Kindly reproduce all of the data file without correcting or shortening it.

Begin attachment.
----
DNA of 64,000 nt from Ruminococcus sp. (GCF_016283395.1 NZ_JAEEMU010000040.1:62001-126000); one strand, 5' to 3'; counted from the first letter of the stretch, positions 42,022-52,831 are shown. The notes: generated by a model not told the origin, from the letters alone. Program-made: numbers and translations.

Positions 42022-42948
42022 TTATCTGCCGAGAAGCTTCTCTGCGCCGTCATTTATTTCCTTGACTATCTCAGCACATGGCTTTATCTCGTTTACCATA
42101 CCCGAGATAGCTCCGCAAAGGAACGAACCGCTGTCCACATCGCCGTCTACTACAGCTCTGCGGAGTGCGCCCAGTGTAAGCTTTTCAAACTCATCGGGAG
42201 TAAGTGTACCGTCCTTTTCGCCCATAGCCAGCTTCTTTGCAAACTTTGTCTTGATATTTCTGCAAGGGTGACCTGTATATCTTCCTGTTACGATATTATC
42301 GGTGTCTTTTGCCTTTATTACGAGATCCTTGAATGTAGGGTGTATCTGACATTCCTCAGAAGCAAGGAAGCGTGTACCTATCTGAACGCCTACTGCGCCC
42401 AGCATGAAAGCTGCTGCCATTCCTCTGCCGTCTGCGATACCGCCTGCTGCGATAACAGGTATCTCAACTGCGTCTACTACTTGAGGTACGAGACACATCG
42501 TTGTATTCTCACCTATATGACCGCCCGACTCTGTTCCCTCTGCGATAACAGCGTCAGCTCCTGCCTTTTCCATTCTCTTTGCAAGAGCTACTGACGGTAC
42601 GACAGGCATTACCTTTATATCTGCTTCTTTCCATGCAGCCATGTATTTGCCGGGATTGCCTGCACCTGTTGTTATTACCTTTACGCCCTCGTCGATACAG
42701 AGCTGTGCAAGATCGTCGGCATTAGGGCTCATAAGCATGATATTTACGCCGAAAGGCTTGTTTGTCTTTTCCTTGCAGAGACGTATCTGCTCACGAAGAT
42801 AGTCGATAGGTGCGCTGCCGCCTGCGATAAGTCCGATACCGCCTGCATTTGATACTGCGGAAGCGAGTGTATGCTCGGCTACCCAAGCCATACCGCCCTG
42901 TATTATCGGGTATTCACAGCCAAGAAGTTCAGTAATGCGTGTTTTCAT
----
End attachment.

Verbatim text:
DNA of 64,000 nt from Ruminococcus sp. (GCF_016283395.1 NZ_JAEEMU010000040.1:62001-126000); one strand, 5' to 3'; counted from the first letter of the stretch, positions 42,022-52,831 are shown. The notes: generated by a model not told the origin, from the letters alone. Program-made: numbers and translations.

Positions 42022-42948
42022 TTATCTGCCGAGAAGCTTCTCTGCGCCGTCATTTATTTCCTTGACTATCTCAGCACATGGCTTTATCTCGTTTACCATA
42101 CCCGAGATAGCTCCGCAAAGGAACGAACCGCTGTCCACATCGCCGTCTACTACAGCTCTGCGGAGTGCGCCCAGTGTAAGCTTTTCAAACTCATCGGGAG
42201 TAAGTGTACCGTCCTTTTCGCCCATAGCCAGCTTCTTTGCAAACTTTGTCTTGATATTTCTGCAAGGGTGACCTGTATATCTTCCTGTTACGATATTATC
42301 GGTGTCTTTTGCCTTTATTACGAGATCCTTGAATGTAGGGTGTATCTGACATTCCTCAGAAGCAAGGAAGCGTGTACCTATCTGAACGCCTACTGCGCCC
42401 AGCATGAAAGCTGCTGCCATTCCTCTGCCGTCTGCGATACCGCCTGCTGCGATAACAGGTATCTCAACTGCGTCTACTACTTGAGGTACGAGACACATCG
42501 TTGTATTCTCACCTATATGACCGCCCGACTCTGTTCCCTCTGCGATAACAGCGTCAGCTCCTGCCTTTTCCATTCTCTTTGCAAGAGCTACTGACGGTAC
42601 GACAGGCATTACCTTTATATCTGCTTCTTTCCATGCAGCCATGTATTTGCCGGGATTGCCTGCACCTGTTGTTATTACCTTTACGCCCTCGTCGATACAG
42701 AGCTGTGCAAGATCGTCGGCATTAGGGCTCATAAGCATGATATTTACGCCGAAAGGCTTGTTTGTCTTTTCCTTGCAGAGACGTATCTGCTCACGAAGAT
42801 AGTCGATAGGTGCGCTGCCGCCTGCGATAAGTCCGATACCGCCTGCATTTGATACTGCGGAAGCGAGTGTATGCTCGGCTACCCAAGCCATACCGCCCTG
42901 TATTATCGGGTATTCACAGCCAAGAAGTTCAGTAATGCGTGTTTTCAT